Guardianships and Independence

December 4, 2018 by DRO Attorney Andy Brennan / guardianship

A guardianship usually starts because someone thinks another person is unsafe or unhealthy and can’t make their own decisions. They tell the probate court that person needs help, and someone asks to be assigned as the guardian.

A guardian is a person that makes decisions for another person. People with guardians are called “wards.”

Disability Rights Ohio gets a lot of phone calls from people who have guardians. Some of the most common complaints happen when guardians don’t give wards enough independence. A guardian is supposed to make decisions in a ward’s “best interests,” and that has two main parts that can be tricky to balance. First, guardians are supposed to keep the ward safe and healthy. Second, they’re supposed to give the ward as much independence as they can handle, and let the ward live as normal of a life as they can. It can look something like this:

A scale balances perfectly with the words safe, healthy and financially secure on one side and independent, least restrictive and ward-centered on the other side

Problems can happen if the scale goes too far in either direction. For example, a guardian could be too focused on keeping a ward safe, and, as a result, they don’t let the ward do things on their own or learn how to be more independent. The ward can start to feel like they’re trapped and can’t live the life they want:

The same scale tilts to the left with pictures of a person in a bird cage and a person wrapped in bubble wrap over large red letters that say OVERLY RESTRICTIVE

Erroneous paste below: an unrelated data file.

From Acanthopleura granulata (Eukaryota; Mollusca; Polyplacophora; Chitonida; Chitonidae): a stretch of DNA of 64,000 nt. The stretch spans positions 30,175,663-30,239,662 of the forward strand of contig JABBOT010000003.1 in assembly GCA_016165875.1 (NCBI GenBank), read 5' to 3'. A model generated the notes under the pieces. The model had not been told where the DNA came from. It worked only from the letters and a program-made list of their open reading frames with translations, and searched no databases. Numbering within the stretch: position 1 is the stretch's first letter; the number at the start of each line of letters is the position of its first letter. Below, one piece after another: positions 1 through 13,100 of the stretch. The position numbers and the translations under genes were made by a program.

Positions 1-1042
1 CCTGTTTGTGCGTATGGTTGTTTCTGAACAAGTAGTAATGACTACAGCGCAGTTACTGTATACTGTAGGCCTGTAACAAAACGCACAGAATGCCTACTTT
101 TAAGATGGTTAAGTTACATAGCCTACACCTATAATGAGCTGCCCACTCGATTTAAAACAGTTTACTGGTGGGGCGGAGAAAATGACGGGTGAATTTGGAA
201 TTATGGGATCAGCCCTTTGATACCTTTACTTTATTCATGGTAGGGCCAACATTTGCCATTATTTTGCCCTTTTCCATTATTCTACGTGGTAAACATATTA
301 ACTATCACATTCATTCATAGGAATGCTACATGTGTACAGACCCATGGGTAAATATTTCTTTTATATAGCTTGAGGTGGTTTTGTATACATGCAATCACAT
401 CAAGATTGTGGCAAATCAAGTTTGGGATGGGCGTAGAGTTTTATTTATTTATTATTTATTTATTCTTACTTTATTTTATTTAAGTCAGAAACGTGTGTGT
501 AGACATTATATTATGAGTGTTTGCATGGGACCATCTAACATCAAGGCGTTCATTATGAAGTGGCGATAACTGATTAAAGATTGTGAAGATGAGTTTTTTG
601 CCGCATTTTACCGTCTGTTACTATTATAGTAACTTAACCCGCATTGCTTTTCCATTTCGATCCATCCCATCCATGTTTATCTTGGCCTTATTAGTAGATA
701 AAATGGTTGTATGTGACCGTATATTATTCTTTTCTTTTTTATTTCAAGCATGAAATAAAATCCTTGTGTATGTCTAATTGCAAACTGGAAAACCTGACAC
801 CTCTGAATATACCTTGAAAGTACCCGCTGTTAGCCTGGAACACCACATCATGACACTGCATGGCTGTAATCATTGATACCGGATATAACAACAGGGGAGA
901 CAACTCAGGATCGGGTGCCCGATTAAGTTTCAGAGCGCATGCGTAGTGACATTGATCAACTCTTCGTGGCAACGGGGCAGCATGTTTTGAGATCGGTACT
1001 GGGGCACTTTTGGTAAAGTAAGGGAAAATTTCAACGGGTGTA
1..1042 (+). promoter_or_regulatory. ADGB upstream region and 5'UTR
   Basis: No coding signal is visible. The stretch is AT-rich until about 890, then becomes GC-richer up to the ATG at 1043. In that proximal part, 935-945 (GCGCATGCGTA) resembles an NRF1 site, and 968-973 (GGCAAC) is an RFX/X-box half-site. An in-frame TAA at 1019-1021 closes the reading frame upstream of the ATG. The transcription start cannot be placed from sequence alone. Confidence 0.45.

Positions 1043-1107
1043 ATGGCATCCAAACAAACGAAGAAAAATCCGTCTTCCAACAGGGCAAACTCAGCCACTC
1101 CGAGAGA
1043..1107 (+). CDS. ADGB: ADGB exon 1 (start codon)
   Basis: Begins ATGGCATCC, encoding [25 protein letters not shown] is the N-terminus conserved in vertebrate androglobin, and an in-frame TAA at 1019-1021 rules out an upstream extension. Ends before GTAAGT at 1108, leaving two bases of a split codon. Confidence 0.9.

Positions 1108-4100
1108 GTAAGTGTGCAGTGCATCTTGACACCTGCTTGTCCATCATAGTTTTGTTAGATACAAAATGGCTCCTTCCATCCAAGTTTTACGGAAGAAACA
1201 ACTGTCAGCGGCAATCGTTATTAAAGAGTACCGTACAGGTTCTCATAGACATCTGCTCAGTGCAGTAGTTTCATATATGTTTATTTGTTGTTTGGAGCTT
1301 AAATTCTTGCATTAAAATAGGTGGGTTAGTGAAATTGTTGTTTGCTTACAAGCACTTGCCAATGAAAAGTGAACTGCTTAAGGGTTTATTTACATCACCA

Every person is different. Some wards will be able to do big things themselves, while other wards can only do little things themselves. Either way, a guardian should always be willing to help a ward grow and become more independent. If a ward wants to learn how to do more things on their own, they should ask their guardian to sit down with them and talk about their independence.

A ward can still work on their independence, even when they still have a guardian. Here are some ideas:

  • The ward could start with having someone teach them how to do a new thing themselves. 
  • The ward could do a couple things on their own and, if it works out, get more and more responsibility in the future. 
  • Maybe there’s some kind of technology or device that can help a ward be able to do something on their own, like having an app on their phone remind them to do important things.

If a ward gets better at handling things themselves, they might even get to the point where they don’t need a guardian. Here are two common ways that a guardianship could end:

  • The court rules say that a guardian must tell the court if they think the ward doesn’t need a guardian anymore. 
  • A ward can ask the court for a Guardianship Review Hearing, an attorney, and a new doctor’s evaluation once per year to try to end the guardianship.

If you are a guardian, talk to your ward and ask if there’s something they want to try doing on their own—then help them to do it! If you are a ward, talk to your guardian and ask them to help you become more independent.

In addition to as much independence as they can handle, wards have other rights, too. You can learn more about wards’ rights in two new publications about guardianship from Disability Rights Ohio:

If you have more questions about your rights, you can always contact us!

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